When is a good time to transfer your old videos? Do it now. A 25 year old video tape transferred today will not be as sharp as when it was first recorded. As tapes get older, more problems arise. Signal loss, shedding and tape wear are common issues.
A tape recorded in 1990 is likely to have lost up to 20% of the upper end video signal—and that’s for a tape stored in optimal conditions. What are optimal conditions? Cool and dry; better to have tapes stored in the house at room temp than a wet basement, garage or hot attic. Heat and humidity are the leading causes of tape degradation. If your videotapes have been stored near a magnetic field--such as a stereo speaker--the signal loss can be more significant.
Another factor to consider; VCRs are no longer manufactured. The last VHS recorder rolled off of the assembly line in 2016 and electronics companies no longer support old hardware. At Nostalgic Media, we anticipated a shortage of VCRs and transfer systems. That’s why we stockpiled equipment and replacement parts for the future. We are always maintaining and repairing our VCRs and conversion systems to deliver consistent high quality transfers. Eventually components will wear out and there won't be any spare parts to keep the equipment working. Don’t put it off. Get your tapes transferred today.
Video tape is magnetic metal oxide (i.e. rust) that's glued to a ribbon of mylar—with a bit of lubricant so the tape will slide through the VCR. Humidity can cause the tape to delaminate; the glue fails and the metal oxide doesn’t stick to the substrate. The tape sheds causing dropout. When viewed, dropout is seen as white streaks moving across the video.
A videotape that’s been viewed fifty times will show substantial wear, dropout and damage. Tape will stretch with multiple rewinding and playback. The lubricant eventually wears away or turns into a sticky mess.
It’s not a good idea to preview your 25 year old tapes on a 25 year old VCR. As the tape lubricant ages, it can become sticky and clog the playback heads. Also, an old VCR will often have issues with alignment, warped gears, rotted belts and cracked rollers that will damage the tape. Wrinkled and creased tapes cannot be repaired.
There is a difference with tape quality. High-grade tapes tend to be more durable and have greater metal particle density which means a longer shelf life. Cheap tapes that flooded the market 1990’s were cheap for a reason; flimsy cassette shells, low density metal oxide and inferior substrate which reduces shelf life.
Recording speed is a significant factor with image quality. Consumer VHS VCRs and camcorders had three speeds: SP, LP and SLP (also known as EP):
SP (Standard Play) was the fastest speed and gave the best picture: about 240 horizontal lines of resolution. In SP mode, a camcorder or VCR would record 2 hours (120 minutes) on a T-120 tape.
LP (Long Play) speed would record 4 hours on a T-120 tape. The trade off is the picture quality; about 130 horizontal lines.
SLP (Super Long Play) or EP (Extended Play) was the slowest speed, recording 6 hours on a T-120 tape. The picture quality is the bottom of the barrel: about 100 horizontal lines. Resolution is so low that the video appears out of focus and fuzzy. The slower speed also causes a noticeable reduction in audio quality.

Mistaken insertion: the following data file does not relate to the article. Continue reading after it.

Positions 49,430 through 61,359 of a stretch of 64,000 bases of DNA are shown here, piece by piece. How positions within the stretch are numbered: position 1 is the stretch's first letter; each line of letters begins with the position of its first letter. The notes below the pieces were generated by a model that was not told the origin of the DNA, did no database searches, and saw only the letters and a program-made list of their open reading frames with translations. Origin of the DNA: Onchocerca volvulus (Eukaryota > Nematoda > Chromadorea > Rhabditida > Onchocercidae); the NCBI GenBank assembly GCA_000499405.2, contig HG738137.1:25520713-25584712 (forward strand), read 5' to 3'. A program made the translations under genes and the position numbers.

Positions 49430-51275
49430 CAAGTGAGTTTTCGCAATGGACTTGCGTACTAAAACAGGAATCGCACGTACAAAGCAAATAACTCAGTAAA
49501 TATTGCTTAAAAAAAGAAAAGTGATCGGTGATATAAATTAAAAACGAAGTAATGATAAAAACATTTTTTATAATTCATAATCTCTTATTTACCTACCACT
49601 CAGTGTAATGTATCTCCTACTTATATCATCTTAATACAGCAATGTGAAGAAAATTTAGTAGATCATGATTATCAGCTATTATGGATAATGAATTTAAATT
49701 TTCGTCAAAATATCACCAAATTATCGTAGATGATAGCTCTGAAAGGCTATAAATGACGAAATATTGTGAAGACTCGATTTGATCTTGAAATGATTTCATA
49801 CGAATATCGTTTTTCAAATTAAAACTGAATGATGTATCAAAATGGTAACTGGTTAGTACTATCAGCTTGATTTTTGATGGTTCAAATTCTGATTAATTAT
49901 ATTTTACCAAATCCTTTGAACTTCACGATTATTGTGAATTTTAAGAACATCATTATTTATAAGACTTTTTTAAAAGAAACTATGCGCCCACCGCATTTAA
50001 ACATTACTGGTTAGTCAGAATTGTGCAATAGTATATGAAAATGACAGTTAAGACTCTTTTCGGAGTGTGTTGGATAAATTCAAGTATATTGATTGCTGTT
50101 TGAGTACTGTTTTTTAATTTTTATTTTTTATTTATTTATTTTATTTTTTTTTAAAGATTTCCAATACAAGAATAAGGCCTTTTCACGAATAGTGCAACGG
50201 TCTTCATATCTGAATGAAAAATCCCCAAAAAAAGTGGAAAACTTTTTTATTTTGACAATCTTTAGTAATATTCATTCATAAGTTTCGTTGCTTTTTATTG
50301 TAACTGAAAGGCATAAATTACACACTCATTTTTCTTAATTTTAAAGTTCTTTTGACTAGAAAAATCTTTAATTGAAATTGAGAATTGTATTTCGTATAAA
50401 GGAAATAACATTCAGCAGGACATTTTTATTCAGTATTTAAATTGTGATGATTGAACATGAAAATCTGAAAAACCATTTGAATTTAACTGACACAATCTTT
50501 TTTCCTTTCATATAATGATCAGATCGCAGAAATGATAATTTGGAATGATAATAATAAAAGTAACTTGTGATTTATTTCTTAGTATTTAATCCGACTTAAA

VHS was the most common format, used with desktop VCRs to record television shows and view prerecorded movies. Remember Blockbuster video? Those movies were VHS. VHS was also a common format for camcorders since the same tape would play in your VCR without an adapter. Shelf life varies among tape grades and manufacturers. Like most things iin life, you get what you pay for. The expensive, high grade tapes last longer than the cheap bargain basement variety.
VHS-C is a smaller cassette loaded with the same half-inch width tape used in standard VHS. The “C” stood for “Compact. “ It was a designed to be used in a line of small camcorders to compete against Sony’s Video-8 format (see below). Even though the quality was not up to Video-8, the advantage was that VHS-C tapes could be played in a desktop VCR with an adapter (Video-8 cannot be played with an adapter). Since the blank tapes were expensive, most consumers would set their camcorders to record at the slowest speed, SLP or EP, in order to squeeze 90 minutes of low-quality recording (130 lines) on a tape that was intended to record 30 minutes of high quality video. Audio quality suffered too. Furthermore, the cassette is full of small gears and belts which sometimes break.
Sony developed the ultra compact Video-8 format for a line of small camcorders that could fit your hand—marketed as the HandyCam. Called Video-8 since the tape is eight millimeters wide, the video shell is slightly larger than an audio cassette. The tape specifications and recording requirements exceeded standard VHS, with a higher particle density and stronger substrate. The result is a longer shelf life for Video-8 tapes.
Video-8: The earliest format tape for the Sony Handycam. Resolution: 240 lines
Hi-8: The next generation, using metal tape stock and high band recording. Resolution: 400 lines
Digital-8: Digital recording format, still using the same tape stock as Hi-8. Resolution: 520 lines
Introduced in 1995, Mini-DV is a completely digital recording system with resolution of 480 lines in standard definition, up to 1080 lines in high definition. The tapes were smaller than Video-8 formats, about half the size. The quality and shelf life of Mini-DV is excellent. This was the last innovation of video tape recording systems. Tape based video became obsolete as tapeless HD cameras recording on memory cards and optical discs have become the norm.